Ask Ms. Kitty: Medicating your cat not as daunting as you think
By Carole Galloway
Dear Ms. Kitty,
We just found out Muffin, our cat of 12 years, needs medication. Everything written about medicating a cat sounds very difficult and frustrating. Muffin is usually pretty chill, but there is no possibility of shoving a pill her down her throat or sneaking it in her food. Help!
Helpless in Hartsel
First of all, take a deep breath, think positive, and feel confident that you can medicate your finicky feline. Cats have long had the upper paw in beating us in the battle to medicate them. Their reputation is well earned; however a more thorough understanding of them has led us to novel ideas. We humans have come up with new and clever tricks to outwit our furry friends.
Make Sure Muffin is motivated
Don’t free feed. Many cat owners leave food out all day and night for their cat. While it is easier to feed this way, it undermines the possibility of medicating without force. If Muffin eats 24/7, she has no motivation to try something new and possibly yucky. She needs to be hungry!
Don’t overfeed. Whether you feed dry kibble, wet food, or both, always measure the amount of food she actually needs. If you are unsure about the amount, read the back of the food package, talk with your veterinarian, or work with an experienced behaviorist. Measure out her meals for the day, and feed in 2 or 3 feedings.
Have a routine. Cats respond very well to routine. Feed them at the same time every day and make it a positive time for you and them. Medicate with the first feeding of the day if possible. Your cat will be hungriest at this time and less likely to detect the medication.
Medication comes in many forms
Compounded medications. Pharmacies can now compound many medicines into liquids, transdermal gels, or even treats! For example, thyroid medication can be changed to an ear cream that is easy to apply and many cats tolerate this well. Some antibiotics and certain steroids can be changed to tuna or chicken flavored liquids that entice the cat.
Injectable medications. Veterinarians can also give your cat injectable anti-nausea meds, steroids, and certain antibiotics. Many cats do better with injections than any other form of medication.
When a pill is necessary
Disguising pills in wet food. Pate’ textures work the best because you can mound a spoonful together and it holds its shape. The pill can then be hidden in the food. Slices, grilled, chunks, and gravies don’t work well because they don’t mound together and the pill can be easily detected.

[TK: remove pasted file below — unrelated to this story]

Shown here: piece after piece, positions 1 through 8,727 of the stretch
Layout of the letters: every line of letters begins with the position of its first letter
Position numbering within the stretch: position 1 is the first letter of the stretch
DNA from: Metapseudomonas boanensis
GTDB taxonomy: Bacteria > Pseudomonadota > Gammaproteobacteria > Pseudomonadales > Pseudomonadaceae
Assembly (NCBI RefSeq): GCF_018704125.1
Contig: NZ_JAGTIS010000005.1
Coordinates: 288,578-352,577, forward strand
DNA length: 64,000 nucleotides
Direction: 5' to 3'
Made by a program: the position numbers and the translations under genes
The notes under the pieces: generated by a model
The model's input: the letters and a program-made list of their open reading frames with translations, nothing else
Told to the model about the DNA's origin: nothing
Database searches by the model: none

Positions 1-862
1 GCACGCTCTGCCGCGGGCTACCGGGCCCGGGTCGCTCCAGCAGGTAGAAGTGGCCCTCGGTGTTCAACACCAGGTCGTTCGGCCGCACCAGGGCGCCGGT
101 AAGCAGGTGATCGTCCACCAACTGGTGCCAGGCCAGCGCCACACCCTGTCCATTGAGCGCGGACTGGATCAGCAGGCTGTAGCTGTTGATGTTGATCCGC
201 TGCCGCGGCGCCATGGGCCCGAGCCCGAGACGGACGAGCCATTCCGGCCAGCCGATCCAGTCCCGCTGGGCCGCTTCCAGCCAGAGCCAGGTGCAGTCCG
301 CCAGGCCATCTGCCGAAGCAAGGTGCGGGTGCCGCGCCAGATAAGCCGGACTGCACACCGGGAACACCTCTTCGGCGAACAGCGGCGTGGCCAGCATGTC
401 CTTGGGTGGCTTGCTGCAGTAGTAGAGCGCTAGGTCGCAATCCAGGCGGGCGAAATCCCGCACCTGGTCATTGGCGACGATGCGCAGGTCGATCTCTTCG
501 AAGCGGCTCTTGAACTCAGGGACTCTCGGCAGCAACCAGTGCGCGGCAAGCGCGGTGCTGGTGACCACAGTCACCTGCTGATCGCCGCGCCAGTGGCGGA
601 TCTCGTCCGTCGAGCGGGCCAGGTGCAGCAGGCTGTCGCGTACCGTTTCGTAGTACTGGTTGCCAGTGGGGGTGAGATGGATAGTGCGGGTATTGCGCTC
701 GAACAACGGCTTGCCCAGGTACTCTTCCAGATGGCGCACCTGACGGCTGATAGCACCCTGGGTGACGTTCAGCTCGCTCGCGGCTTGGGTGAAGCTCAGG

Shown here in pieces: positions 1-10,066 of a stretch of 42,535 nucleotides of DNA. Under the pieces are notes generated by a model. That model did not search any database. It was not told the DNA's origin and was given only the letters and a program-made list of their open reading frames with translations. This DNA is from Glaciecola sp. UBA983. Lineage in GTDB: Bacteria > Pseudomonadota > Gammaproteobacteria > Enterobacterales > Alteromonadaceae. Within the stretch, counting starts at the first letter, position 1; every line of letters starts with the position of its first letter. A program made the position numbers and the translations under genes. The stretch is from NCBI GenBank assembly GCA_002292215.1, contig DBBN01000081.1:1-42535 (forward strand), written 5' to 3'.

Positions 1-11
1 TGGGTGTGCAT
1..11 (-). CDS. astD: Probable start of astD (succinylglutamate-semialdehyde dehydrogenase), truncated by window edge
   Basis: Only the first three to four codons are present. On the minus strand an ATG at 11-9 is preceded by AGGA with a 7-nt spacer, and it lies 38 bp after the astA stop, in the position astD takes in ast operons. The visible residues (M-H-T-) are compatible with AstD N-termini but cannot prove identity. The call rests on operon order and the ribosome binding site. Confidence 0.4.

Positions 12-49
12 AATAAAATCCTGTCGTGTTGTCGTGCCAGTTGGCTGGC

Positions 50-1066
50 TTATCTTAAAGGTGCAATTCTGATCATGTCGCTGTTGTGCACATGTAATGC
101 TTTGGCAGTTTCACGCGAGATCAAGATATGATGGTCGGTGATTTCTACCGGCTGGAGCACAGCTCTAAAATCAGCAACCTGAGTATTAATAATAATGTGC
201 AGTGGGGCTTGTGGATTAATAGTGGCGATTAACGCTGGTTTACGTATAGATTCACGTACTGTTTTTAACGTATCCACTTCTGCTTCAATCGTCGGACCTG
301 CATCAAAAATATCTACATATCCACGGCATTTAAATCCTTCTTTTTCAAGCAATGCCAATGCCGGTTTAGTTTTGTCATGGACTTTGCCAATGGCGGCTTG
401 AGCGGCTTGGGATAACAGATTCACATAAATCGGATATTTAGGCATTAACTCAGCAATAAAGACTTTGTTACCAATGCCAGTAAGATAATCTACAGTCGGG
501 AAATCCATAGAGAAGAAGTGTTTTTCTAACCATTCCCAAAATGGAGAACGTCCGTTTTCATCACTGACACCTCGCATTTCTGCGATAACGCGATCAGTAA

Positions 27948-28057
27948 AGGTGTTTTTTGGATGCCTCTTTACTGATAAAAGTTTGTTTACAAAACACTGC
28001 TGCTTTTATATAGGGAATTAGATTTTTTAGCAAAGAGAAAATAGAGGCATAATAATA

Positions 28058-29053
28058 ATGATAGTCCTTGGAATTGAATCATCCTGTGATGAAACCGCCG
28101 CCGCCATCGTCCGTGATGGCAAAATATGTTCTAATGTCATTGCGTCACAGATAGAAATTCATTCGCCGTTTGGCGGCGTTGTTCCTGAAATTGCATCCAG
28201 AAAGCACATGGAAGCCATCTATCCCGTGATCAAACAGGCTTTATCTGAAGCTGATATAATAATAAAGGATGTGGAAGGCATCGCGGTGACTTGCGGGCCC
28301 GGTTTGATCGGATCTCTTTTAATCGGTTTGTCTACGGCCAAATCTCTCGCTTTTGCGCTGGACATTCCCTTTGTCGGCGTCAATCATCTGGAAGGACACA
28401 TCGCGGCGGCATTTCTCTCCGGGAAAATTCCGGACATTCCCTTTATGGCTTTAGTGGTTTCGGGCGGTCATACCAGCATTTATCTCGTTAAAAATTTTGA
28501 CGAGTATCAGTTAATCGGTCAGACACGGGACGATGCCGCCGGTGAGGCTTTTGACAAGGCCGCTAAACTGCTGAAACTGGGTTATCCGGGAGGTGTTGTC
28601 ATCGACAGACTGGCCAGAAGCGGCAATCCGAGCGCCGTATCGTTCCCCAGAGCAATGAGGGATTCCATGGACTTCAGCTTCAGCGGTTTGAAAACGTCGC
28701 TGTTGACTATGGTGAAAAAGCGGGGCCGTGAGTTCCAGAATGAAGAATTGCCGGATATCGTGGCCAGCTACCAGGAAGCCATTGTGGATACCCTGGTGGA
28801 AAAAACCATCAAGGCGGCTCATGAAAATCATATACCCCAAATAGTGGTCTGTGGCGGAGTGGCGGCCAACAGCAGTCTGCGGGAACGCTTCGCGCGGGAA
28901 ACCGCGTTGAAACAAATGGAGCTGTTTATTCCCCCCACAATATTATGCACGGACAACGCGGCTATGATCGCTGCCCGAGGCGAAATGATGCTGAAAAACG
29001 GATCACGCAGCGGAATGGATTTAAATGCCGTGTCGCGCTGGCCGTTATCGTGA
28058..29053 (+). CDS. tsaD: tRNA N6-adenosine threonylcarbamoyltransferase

Use just a small portion of food (a spoon to 1/4 of a can) and put the pill in the very first bite of food so your cat will be less likely to sniff it out. If needed, use a different flavor of wet food or even a different brand to entice your kitty. Rotate flavors to further disguise the medicine.
Pill Pockets and paste. Some cats will take the pill if it is in a Greenie Pill Pocket. The pockets come in different flavors including salmon and chicken. Pick your cat’s favorite or even alternate flavors.
You can also disguise the pill by using Tomlyn Paste. The pill is wrapped in a tiny piece of the paste. Be sure to cover the entire pill so it can’t be detected and don’t get the flavor of the pill on the outside of the paste. As discussed above, then hide the paste covered pill in the very first bite of the wet food. Tomlyn Paste comes in several flavors including bacon, which is a new flavor to most cats and can lure them to the food.
Finally, keep an emergency treat on hand if your kitty refuses the hidden pill. Add a small piece of turkey lunch meat, a few bonita flakes, or even a pinch of tuna right on top of the wet food that is covering the paste to lure her back.
So, you are not helpless at all. You just have to be determined, creative, and resourceful to outsmart your cat!
Ask Ms Kitty is a free helpline offered by Happy Cats Haven, managed by Colorado CATS, and sponsored by Maddies’s Fund. If you need help with your cat’s behavior, go to HappyCatsHaven.org/helpline/.
Carole Galloway is the owner of Colorado CATS, a luxury cat only boarding facility in Colorado Springs that opened in 1995. Carole has cared for thousands of cats over the years and has worked as a professional Cat Behavior Consultant for the past 15 years.